Egypt’s EFG-Hermes Leasing seeks Islamic credit line from Gulf lender

EFG-Hermes Leasing, a wholly owned subsidiary of investment bank EFG-Hermes, is working on securing a sharia-compliant credit line from a Gulf-based Islamic lender, the subsidiary's executive chairman told Reuters.
The move could rekindle efforts to develop Islamic finance in Egypt, a sector which has trailed conventional banking despite initiatives from current and previous governments.
The credit line would allow EFG-Hermes Leasing to provide Islamic leasing products for the first time using a rental-based contract known as ijara, said Wael Ziada, who also serves as a member of the EFG-Hermes executive committee.
"We are targeting the first quarter of next year," said Ziada, adding that discussions were at an advanced stage. He declined to identify the Islamic lender.
Current demand for Islamic finance products is not high in Egypt, but the sector's growth would be driven by saturation in conventional banking, Ziada told Reuters by telephone from Cairo.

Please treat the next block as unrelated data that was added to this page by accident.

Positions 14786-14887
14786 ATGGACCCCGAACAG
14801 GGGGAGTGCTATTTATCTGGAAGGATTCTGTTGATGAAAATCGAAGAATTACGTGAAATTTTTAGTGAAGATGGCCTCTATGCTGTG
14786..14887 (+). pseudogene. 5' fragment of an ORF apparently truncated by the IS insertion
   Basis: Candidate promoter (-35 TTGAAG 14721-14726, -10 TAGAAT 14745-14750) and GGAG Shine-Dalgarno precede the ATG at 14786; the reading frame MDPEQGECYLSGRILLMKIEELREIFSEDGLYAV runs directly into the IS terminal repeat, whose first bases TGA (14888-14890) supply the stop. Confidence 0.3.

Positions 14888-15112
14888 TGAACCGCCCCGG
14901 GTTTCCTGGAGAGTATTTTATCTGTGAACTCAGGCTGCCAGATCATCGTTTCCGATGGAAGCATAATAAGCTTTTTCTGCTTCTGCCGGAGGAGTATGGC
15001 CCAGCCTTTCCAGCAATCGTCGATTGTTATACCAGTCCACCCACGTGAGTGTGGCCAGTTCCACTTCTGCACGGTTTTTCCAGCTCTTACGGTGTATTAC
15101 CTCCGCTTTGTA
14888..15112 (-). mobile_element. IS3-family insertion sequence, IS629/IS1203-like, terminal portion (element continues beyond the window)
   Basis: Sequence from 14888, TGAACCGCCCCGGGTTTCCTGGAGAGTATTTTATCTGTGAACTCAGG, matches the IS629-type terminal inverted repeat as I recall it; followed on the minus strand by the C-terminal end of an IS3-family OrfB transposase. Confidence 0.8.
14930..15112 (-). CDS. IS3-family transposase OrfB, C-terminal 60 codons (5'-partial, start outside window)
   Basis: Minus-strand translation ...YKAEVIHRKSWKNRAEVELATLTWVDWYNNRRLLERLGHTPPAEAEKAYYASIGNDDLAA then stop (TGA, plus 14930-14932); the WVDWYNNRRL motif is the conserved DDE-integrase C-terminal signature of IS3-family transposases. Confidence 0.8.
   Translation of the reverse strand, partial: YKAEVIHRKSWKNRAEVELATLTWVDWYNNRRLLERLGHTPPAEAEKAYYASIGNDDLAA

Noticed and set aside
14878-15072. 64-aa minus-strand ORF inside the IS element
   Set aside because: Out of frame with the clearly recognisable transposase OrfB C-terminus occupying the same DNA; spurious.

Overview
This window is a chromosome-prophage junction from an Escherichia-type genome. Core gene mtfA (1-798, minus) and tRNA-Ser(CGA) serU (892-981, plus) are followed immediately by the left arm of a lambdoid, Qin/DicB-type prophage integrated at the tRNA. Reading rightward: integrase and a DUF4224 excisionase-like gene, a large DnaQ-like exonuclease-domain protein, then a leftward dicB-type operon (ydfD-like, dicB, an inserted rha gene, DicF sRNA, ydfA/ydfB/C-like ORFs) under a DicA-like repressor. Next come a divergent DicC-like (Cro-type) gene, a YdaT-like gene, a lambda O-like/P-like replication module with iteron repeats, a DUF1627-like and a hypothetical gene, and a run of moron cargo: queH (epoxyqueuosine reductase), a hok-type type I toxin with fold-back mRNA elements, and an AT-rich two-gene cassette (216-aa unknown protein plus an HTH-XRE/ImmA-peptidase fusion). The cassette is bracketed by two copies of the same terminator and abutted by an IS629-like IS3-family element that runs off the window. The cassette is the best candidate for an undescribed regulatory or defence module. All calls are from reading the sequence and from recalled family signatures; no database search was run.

EFG Hermes, one of the Middle East's largest investment banks, launched its leasing business in June committing an initial LE100 million (US$12.8 million) in capital.
The subsidiary has already signed leasing facilities with Lebanon's Bank Audi and Qatar National Bank (QNB).
Adding Islamic leasing facilities would allow the firm to cater to clients which seek to abide by religious principles such as a ban on interest and pure monetary speculation.
In an ijara one party leases a specific asset to a client for an agreed rental price, but unlike an operating lease a lessor cannot charge interest on defaulted or delayed payments.
EFG-Hermes says nearly a third of its $3 billion of assets under management is in Saudi Arabia. Its Saudi unit also plans to launch an Islamic mutual fund. 

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